Misreading the Magnificat—Where are the hymns that embody Scripture’s critique of the Rich?
It is hard to find Christian hymns that embody Scripture's sharp critique of the rich and the dangers of wealth. There are positive songs about simplicity ("Simple Gifts") and exhortations not to cling to earthly goods (the German Lutheran chorales "A Mighty Fortress" and "Jesus, Priceless Treasure"), but not much on the actual dangers of wealth.
Scripture's sharp-edged message about the danger of wealth is not restricted to the Magnificat. One of my favorite gospel songs adapts Jesus' story of the rich man and Lazarus—"Rusty Old Halo" by Hoyt Axton. Unfortunately, Axton of "Joy to the World (Jeremiah Was a Bullfrog)" fame blunted the parable by reducing the fires of hell to "a rusty old halo, skinny white cloud, robe that's so wooly it scratches."
There's a refreshingly unusual folk ballad on Keith and Kristyn Getty's new album, Hymns for the Christian Life. Think of "Simple Living" as the musical equivalent of Shane Claiborne and Tony Campolo's Red Letter Revolution. Unlike Axton's soft-pedaling, the Getty-Stuart Townend songwriting team gives Jesus' dialogue with the rich young ruler a transparent treatment. They hone the sharp edge of Jesus' advice: "Sell all you have; give to the poor. / Then heaven's treasure shall be yours." Francis of Assisi couldn't have said it more pointedly.
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Filed under: * Christian Life / Church Life
Church Year / Liturgical Seasons
Liturgy, Music, Worship
Posted December 21, 2012 at 7:00 am
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1. Terry Tee wrote:
I must confess I speed-read the article. But assuming I didn’t miss something, what about Chesterton’s ‘O God of earth and altar, bow down and hear our cry: our earthly rulers falter ... the walls of gold entomb us’ etc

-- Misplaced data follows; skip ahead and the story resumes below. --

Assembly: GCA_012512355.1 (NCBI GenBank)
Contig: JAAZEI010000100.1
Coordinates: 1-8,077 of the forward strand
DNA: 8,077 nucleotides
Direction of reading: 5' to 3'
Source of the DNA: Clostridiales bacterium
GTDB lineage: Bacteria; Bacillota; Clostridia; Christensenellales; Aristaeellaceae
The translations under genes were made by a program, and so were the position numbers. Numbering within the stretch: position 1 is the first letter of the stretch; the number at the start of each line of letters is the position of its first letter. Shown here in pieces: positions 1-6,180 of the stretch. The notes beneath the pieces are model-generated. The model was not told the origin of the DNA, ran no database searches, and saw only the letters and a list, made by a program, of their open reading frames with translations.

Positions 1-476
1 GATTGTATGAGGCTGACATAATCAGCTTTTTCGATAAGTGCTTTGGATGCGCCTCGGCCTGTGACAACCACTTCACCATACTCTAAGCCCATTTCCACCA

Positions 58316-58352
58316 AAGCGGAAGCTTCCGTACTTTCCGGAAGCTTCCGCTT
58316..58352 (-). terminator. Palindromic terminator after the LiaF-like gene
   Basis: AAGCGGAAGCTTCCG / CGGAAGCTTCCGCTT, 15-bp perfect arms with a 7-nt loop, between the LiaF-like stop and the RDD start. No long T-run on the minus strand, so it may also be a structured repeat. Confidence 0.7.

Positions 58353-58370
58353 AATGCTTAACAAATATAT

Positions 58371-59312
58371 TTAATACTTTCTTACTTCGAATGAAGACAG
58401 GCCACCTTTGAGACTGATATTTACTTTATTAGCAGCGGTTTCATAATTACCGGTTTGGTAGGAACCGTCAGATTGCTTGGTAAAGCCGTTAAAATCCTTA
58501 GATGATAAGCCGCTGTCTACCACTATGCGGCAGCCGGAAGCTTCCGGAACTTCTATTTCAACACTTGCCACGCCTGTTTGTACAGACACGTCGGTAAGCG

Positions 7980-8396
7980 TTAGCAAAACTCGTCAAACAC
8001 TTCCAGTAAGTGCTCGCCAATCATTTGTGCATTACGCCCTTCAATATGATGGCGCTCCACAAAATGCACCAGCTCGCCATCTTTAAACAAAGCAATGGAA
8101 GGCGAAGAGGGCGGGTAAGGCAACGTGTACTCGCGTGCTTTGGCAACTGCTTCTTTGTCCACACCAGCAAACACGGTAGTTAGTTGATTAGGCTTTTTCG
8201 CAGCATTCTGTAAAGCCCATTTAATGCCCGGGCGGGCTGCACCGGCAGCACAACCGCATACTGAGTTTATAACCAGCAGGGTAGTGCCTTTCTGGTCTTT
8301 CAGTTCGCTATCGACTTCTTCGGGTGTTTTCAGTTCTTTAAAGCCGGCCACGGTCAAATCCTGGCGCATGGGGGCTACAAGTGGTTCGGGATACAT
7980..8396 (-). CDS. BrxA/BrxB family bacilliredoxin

December 21, 9:41 am | [comment link]
2. Milton wrote:
Poverty has moral dangers as well, as does comfortable middle-class sufficiency or even relative affluence. The danger in wealth, poverty and sufficiency is that we will depend on and put our trust and faith in our own efforts rather than depending on God’s faithful sustenance in meeting our real needs. I seldom see those calling for wealth earned by industry to be given away making an equal call for those whose wealth came from success in sports or entertainment or the media to give theirs away as well.
December 21, 11:46 am | [comment link]
1 Chronicles 29:12
Both riches and honor come from You, and You rule over all, and in Your hand is power and might; and it lies in Your hand to make great and to strengthen everyone.
New American Standard Bible (NASB)
7 Two things I asked of You,
Do not refuse me before I die:
8 Keep deception and lies far from me,
Give me neither poverty nor riches;
Feed me with the food that is my portion,
9 That I not be full and deny You and say, “Who is the Lord?”
Or that I not be in want and steal,
And profane the name of my God.
3. CBH wrote:
I, too, had to speed read because I was getting frustrated. The Magnificat to me is one of the most beautiful readings we have and a reason often for attending evening prayer. I do believe God sends away those with Pride, no matter what their pocketbooks hold, wealthy or poor has only a meaning to me of spiritual significance. We are all poor and in need of God. Should we fail to recognize that we send ourselves away.
December 22, 10:35 am | [comment link]
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